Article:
Radical Nephrectomy With or Without Lymph Node Dissection for Nonmetastatic Renal Cell Carcinoma

A Propensity Score-based Analysis

Boris Gershman, R. Houston Thompson, Daniel M. Moreira, Stephen A. Boorjian, Matthew K. Tollefson, Christine M. Lohse, Brian Costello, John C. Cheville, Bradley C. Leibovich

Research output: Contribution to journalArticle

27 Citations (Scopus)

Abstract

Background: It is uncertain whether lymph node dissection (LND) provides a therapeutic benefit in renal cell carcinoma (RCC). Objective: To evaluate the association of LND with oncologic outcomes among patients undergoing radical nephrectomy (RN) for nonmetastatic RCC. Design, setting, and participants: A retrospective cohort study of 1797 patients treated with RN for M0 RCC between 1990 and 2010, including 606 (34%) who underwent LND. Intervention: RN with or without LND. Outcome measurements and statistical analysis: The associations of LND with the development of distant metastases, cancer-specific mortality (CSM), and all-cause mortality (ACM) were evaluated using 1:1 propensity score (PS) matching, adjustment for/stratification by PS quintile, and inverse probability weighting. Cox models were used to evaluate the association of the number of lymph nodes removed with oncologic outcomes. Results and limitations: A total of 111 (6.2%) patients were pN1. The median follow-up after surgery was 10.6 yr. Following PS adjustment, there were no significant differences in clinicopathologic features between patients with and without LND. In the overall cohort, LND was not significantly associated with a reduced risk of distant metastases, CSM, or ACM. Moreover, LND was not associated with improved oncologic outcomes even among patients at increased risk of pN1 disease, including those with preoperative radiographic lymphadenopathy, or across increasing threshold probabilities for pN1 disease from 0.05 to 0.50. Among patients who underwent LND, the extent of LND was not significantly associated with the development of distant metastases, CSM, or ACM. Limitations include the retrospective design. Conclusions: We did not identify an oncologic benefit to LND in the overall cohort or among patients at increased risk of nodal disease. These findings do not support a therapeutic benefit to LND in patients with M0 RCC. Patient summary: Lymph node dissection does not appear to provide a therapeutic benefit in patients with nonmetastatic renal cell carcinoma. Lymph node dissection was not associated with improved oncologic outcomes among all patients undergoing radical nephrectomy or among patients at increased risk of nodal disease. These findings do not support a therapeutic benefit to lymph node dissection in patients with nonmetastatic renal cell carcinoma.

Original languageEnglish (US)
JournalEuropean Urology
DOIs
StateAccepted/In press - 2016

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Propensity Score
Lymph Node Excision
Nephrectomy
Renal Cell Carcinoma
Mortality
Neoplasm Metastasis
Neoplasms
Therapeutics
Proportional Hazards Models

Keywords

  • Lymph node dissection
  • Lymphadenopathy
  • Nephrectomy
  • Renal cell carcinoma
  • Survival

ASJC Scopus subject areas

  • Urology

Cite this

Gershman, B., Thompson, R. H., Moreira, D. M., Boorjian, S. A., Tollefson, M. K., Lohse, C. M., ... Leibovich, B. C. (Accepted/In press). Radical Nephrectomy With or Without Lymph Node Dissection for Nonmetastatic Renal Cell Carcinoma: A Propensity Score-based Analysis. European Urology. https://doi.org/10.1016/j.eururo.2016.09.019

Radical Nephrectomy With or Without Lymph Node Dissection for Nonmetastatic Renal Cell Carcinoma : A Propensity Score-based Analysis. / Gershman, Boris; Thompson, R. Houston; Moreira, Daniel M.; Boorjian, Stephen A.; Tollefson, Matthew K.; Lohse, Christine M.; Costello, Brian; Cheville, John C.; Leibovich, Bradley C.

In: European Urology, 2016.

Research output: Contribution to journalArticle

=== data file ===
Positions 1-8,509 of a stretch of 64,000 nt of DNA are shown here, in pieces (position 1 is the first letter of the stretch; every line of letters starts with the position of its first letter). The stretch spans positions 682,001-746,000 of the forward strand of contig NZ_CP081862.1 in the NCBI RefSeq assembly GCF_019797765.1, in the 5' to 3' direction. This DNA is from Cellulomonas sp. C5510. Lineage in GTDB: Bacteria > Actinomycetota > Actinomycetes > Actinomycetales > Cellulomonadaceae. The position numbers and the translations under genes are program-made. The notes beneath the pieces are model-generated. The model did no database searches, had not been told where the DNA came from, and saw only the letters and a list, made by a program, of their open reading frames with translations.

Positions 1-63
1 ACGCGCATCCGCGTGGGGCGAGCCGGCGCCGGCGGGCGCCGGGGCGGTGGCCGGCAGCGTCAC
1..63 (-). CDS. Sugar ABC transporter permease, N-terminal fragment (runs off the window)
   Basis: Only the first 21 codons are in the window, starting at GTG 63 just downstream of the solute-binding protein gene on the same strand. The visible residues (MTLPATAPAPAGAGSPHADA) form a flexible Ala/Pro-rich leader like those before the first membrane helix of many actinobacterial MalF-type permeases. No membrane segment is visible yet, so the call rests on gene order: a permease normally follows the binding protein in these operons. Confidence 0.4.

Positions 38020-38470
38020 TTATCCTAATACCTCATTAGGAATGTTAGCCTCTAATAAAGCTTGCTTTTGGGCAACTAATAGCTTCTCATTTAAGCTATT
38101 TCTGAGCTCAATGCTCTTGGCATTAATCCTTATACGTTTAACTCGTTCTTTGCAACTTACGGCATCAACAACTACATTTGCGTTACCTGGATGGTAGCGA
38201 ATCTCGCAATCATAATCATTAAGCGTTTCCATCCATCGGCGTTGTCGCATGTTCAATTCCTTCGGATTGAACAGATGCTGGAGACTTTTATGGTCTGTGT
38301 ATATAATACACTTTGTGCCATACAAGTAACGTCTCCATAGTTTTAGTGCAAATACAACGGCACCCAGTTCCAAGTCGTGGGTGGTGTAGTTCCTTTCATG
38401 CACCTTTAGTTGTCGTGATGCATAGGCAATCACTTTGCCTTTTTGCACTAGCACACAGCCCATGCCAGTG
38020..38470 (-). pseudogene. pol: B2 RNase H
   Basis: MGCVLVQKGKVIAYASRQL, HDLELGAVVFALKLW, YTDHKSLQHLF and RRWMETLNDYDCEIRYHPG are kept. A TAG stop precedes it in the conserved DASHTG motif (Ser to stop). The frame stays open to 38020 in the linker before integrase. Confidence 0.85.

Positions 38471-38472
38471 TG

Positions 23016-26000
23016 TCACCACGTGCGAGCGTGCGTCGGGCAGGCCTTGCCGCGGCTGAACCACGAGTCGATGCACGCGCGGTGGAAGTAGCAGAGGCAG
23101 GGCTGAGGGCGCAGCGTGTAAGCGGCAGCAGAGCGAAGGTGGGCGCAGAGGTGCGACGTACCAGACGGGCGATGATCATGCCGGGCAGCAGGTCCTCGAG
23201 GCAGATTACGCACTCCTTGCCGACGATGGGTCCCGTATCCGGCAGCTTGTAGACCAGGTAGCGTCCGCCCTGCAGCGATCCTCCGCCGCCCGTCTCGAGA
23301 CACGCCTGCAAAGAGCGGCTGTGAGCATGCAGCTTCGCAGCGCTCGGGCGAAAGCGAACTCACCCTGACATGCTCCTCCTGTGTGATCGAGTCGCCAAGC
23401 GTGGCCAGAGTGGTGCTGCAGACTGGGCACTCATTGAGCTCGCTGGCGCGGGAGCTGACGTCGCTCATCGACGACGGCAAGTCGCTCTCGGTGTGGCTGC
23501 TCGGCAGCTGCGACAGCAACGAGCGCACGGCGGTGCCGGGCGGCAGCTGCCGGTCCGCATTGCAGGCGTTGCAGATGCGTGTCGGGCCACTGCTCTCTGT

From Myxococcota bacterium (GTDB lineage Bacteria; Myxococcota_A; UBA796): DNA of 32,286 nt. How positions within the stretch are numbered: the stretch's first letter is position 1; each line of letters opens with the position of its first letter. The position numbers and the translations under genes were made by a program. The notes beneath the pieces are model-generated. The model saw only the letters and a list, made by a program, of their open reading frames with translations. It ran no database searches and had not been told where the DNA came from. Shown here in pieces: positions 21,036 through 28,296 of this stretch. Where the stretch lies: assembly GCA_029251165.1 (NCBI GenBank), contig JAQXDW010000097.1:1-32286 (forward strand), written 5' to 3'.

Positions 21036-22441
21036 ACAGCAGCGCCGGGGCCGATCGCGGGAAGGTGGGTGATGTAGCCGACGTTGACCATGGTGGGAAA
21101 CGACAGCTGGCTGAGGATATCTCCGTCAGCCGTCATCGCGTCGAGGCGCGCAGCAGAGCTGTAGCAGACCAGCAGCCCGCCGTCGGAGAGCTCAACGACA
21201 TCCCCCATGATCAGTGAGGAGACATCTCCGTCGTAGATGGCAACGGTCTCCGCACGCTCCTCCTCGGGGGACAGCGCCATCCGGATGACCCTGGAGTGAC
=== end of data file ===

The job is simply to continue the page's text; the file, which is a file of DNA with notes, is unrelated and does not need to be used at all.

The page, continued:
Gershman, Boris ; Thompson, R. Houston ; Moreira, Daniel M. ; Boorjian, Stephen A. ; Tollefson, Matthew K. ; Lohse, Christine M. ; Costello, Brian ; Cheville, John C. ; Leibovich, Bradley C. / Radical Nephrectomy With or Without Lymph Node Dissection for Nonmetastatic Renal Cell Carcinoma : A Propensity Score-based Analysis. In: European Urology. 2016.
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title = "Radical Nephrectomy With or Without Lymph Node Dissection for Nonmetastatic Renal Cell Carcinoma: A Propensity Score-based Analysis",
abstract = "Background: It is uncertain whether lymph node dissection (LND) provides a therapeutic benefit in renal cell carcinoma (RCC). Objective: To evaluate the association of LND with oncologic outcomes among patients undergoing radical nephrectomy (RN) for nonmetastatic RCC. Design, setting, and participants: A retrospective cohort study of 1797 patients treated with RN for M0 RCC between 1990 and 2010, including 606 (34{\%}) who underwent LND. Intervention: RN with or without LND. Outcome measurements and statistical analysis: The associations of LND with the development of distant metastases, cancer-specific mortality (CSM), and all-cause mortality (ACM) were evaluated using 1:1 propensity score (PS) matching, adjustment for/stratification by PS quintile, and inverse probability weighting. Cox models were used to evaluate the association of the number of lymph nodes removed with oncologic outcomes. Results and limitations: A total of 111 (6.2{\%}) patients were pN1. The median follow-up after surgery was 10.6 yr. Following PS adjustment, there were no significant differences in clinicopathologic features between patients with and without LND. In the overall cohort, LND was not significantly associated with a reduced risk of distant metastases, CSM, or ACM. Moreover, LND was not associated with improved oncologic outcomes even among patients at increased risk of pN1 disease, including those with preoperative radiographic lymphadenopathy, or across increasing threshold probabilities for pN1 disease from 0.05 to 0.50. Among patients who underwent LND, the extent of LND was not significantly associated with the development of distant metastases, CSM, or ACM. Limitations include the retrospective design. Conclusions: We did not identify an oncologic benefit to LND in the overall cohort or among patients at increased risk of nodal disease. These findings do not support a therapeutic benefit to LND in patients with M0 RCC. Patient summary: Lymph node dissection does not appear to provide a therapeutic benefit in patients with nonmetastatic renal cell carcinoma. Lymph node dissection was not associated with improved oncologic outcomes among all patients undergoing radical nephrectomy or among patients at increased risk of nodal disease. These findings do not support a therapeutic benefit to lymph node dissection in patients with nonmetastatic renal cell carcinoma.",